Explaining about Rockhampton Greyhound Racetrack
Rockhampton is a local greyhound track in Queensland, Australia. The track plays host to local races, and does not have any big racing carnivals that attract interstate dogs. All of the dogs that race at Rockhampton are trained locally as well, although betting on the races can be done online.
Race Track Details
The track at Rockhampton is a smaller track with a width of 6m and a circumference of 440meters. The track is loam, which drains well and means that fewer races have to be abandoned. Trials take place after the Wednesday night meeting.
The track has a small snack bar as well as bar facilities. The TV’s in the bar show TAB events, which can be bet on online. The main races at the Rockhampton track are the Rockhampton Cup and the Rockhampton Derby. These again attract local dogs.
Wagering on the races at Rockhampton is mostly done at the actual track. There are a few races that are available online, but as the track is not a very big one, not all of them are broadcast. That being said, a number of the online betting sites do have a live streaming, video play back and podcast service which allows punters who can’t be at the actual races to follow how they went. Rockhampton has a few bookies which work out of the track, but again they are not there all of the time. They should be available telephonic ally however.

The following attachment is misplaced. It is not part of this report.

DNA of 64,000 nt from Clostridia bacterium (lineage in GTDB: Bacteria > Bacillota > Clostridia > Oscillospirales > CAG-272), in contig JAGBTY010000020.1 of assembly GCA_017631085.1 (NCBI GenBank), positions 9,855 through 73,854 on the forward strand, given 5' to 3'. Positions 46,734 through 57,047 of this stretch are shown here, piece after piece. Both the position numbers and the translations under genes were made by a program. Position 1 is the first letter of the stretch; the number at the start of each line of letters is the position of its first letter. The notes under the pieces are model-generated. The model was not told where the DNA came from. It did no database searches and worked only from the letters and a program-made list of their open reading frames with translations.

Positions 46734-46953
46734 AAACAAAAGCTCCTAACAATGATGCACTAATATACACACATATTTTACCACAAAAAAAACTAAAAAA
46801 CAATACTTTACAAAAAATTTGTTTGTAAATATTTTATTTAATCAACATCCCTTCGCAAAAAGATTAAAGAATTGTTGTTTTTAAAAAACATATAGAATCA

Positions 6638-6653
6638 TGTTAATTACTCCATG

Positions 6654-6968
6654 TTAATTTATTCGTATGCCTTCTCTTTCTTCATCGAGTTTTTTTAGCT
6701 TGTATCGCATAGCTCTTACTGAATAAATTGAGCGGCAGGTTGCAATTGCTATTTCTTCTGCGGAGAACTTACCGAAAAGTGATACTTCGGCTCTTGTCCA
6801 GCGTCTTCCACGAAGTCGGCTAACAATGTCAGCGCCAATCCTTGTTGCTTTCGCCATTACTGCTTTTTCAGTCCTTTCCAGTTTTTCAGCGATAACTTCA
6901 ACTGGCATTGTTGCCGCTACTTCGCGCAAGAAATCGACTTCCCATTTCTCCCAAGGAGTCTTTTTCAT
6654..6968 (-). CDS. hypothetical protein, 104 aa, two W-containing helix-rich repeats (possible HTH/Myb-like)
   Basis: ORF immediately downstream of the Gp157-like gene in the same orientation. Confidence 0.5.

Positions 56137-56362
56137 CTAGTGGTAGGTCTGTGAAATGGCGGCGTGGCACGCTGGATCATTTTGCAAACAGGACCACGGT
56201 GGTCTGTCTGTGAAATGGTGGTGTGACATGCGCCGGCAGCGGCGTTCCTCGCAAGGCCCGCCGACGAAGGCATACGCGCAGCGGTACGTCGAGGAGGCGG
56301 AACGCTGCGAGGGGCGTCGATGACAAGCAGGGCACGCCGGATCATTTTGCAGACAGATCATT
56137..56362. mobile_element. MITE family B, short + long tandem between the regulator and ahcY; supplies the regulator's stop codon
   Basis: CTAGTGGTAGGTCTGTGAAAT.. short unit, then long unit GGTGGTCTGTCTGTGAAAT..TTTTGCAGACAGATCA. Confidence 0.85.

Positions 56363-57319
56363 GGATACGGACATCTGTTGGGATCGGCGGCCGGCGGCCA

Betting on the Greyhounds
Greyhound racing is a very old sport that came to Australia via England. In Europe and the Middle East greyhounds were used as hunting dogs to catch small prey such as rabbits or deer. Their natural hunting ability and speed were harnessed in order to race around a track. Initially the racing was called coursing and was after live prey. The live prey has since been replaced with a mechanical lure, which the dogs are taught to chase.
Odds at https://bettingonline.nz/greyhound on a dog race is much like betting on a horse race. Having a solid knowledge of each dog is very helpful when making a wager. Certain dogs run better under certain conditions, and knowing what will effect each dog is very important. Most information on the dogs can be found online, or even down at the actual track itself.
Pedigrees and Histories
Each dog has a pedigree that can be traced back much as a horses pedigree can. Certain pedigrees are well known for producing runners, and certain pedigrees are less well known. Looking at how your dogs parents and siblings perform may give you an indication on how a chosen dog will do. Of course if they have good pedigrees and a winning track record they will most likely be favourites at the race, and will thus have less payout on them should they win.
A dogs history is equally important. If a dog has had a long time off due to illness or injury, it is unlikely that they will be able to compete at full pace against a dog that is racing fit. Equally, an unknown youngster may not be able to compete against a dog in the prime of his life. Do a bit of research on each dog before wagering.